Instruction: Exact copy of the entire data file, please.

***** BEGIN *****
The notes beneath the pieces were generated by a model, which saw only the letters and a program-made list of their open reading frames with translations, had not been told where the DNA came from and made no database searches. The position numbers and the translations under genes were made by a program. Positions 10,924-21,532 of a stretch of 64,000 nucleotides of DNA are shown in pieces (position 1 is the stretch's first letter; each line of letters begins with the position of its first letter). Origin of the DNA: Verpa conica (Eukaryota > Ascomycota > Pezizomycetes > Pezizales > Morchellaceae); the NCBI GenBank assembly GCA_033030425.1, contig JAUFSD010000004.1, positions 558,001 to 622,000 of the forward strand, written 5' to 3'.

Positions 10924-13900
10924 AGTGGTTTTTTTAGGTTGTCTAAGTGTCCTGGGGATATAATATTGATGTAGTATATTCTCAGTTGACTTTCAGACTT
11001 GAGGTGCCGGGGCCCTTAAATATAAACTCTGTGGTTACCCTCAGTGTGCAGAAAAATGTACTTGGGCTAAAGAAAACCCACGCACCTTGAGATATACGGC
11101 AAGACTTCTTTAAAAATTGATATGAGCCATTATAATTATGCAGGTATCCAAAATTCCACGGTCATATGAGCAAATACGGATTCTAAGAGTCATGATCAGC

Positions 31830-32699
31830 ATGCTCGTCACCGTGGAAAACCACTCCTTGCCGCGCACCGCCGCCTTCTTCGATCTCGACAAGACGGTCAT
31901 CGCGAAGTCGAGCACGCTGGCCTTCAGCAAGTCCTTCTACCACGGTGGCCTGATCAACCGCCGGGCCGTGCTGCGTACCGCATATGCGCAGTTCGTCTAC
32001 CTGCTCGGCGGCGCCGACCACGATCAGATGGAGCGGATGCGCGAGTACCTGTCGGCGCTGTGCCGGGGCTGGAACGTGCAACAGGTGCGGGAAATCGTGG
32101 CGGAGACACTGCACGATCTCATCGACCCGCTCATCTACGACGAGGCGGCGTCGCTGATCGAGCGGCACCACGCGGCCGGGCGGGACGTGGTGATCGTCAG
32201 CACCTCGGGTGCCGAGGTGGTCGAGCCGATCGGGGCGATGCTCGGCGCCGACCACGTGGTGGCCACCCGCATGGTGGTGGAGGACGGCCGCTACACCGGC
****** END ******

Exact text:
The notes beneath the pieces were generated by a model, which saw only the letters and a program-made list of their open reading frames with translations, had not been told where the DNA came from and made no database searches. The position numbers and the translations under genes were made by a program. Positions 10,924-21,532 of a stretch of 64,000 nucleotides of DNA are shown in pieces (position 1 is the stretch's first letter; each line of letters begins with the position of its first letter). Origin of the DNA: Verpa conica (Eukaryota > Ascomycota > Pezizomycetes > Pezizales > Morchellaceae); the NCBI GenBank assembly GCA_033030425.1, contig JAUFSD010000004.1, positions 558,001 to 622,000 of the forward strand, written 5' to 3'.

Positions 10924-13900
10924 AGTGGTTTTTTTAGGTTGTCTAAGTGTCCTGGGGATATAATATTGATGTAGTATATTCTCAGTTGACTTTCAGACTT
11001 GAGGTGCCGGGGCCCTTAAATATAAACTCTGTGGTTACCCTCAGTGTGCAGAAAAATGTACTTGGGCTAAAGAAAACCCACGCACCTTGAGATATACGGC
11101 AAGACTTCTTTAAAAATTGATATGAGCCATTATAATTATGCAGGTATCCAAAATTCCACGGTCATATGAGCAAATACGGATTCTAAGAGTCATGATCAGC

Positions 31830-32699
31830 ATGCTCGTCACCGTGGAAAACCACTCCTTGCCGCGCACCGCCGCCTTCTTCGATCTCGACAAGACGGTCAT
31901 CGCGAAGTCGAGCACGCTGGCCTTCAGCAAGTCCTTCTACCACGGTGGCCTGATCAACCGCCGGGCCGTGCTGCGTACCGCATATGCGCAGTTCGTCTAC
32001 CTGCTCGGCGGCGCCGACCACGATCAGATGGAGCGGATGCGCGAGTACCTGTCGGCGCTGTGCCGGGGCTGGAACGTGCAACAGGTGCGGGAAATCGTGG
32101 CGGAGACACTGCACGATCTCATCGACCCGCTCATCTACGACGAGGCGGCGTCGCTGATCGAGCGGCACCACGCGGCCGGGCGGGACGTGGTGATCGTCAG
32201 CACCTCGGGTGCCGAGGTGGTCGAGCCGATCGGGGCGATGCTCGGCGCCGACCACGTGGTGGCCACCCGCATGGTGGTGGAGGACGGCCGCTACACCGGC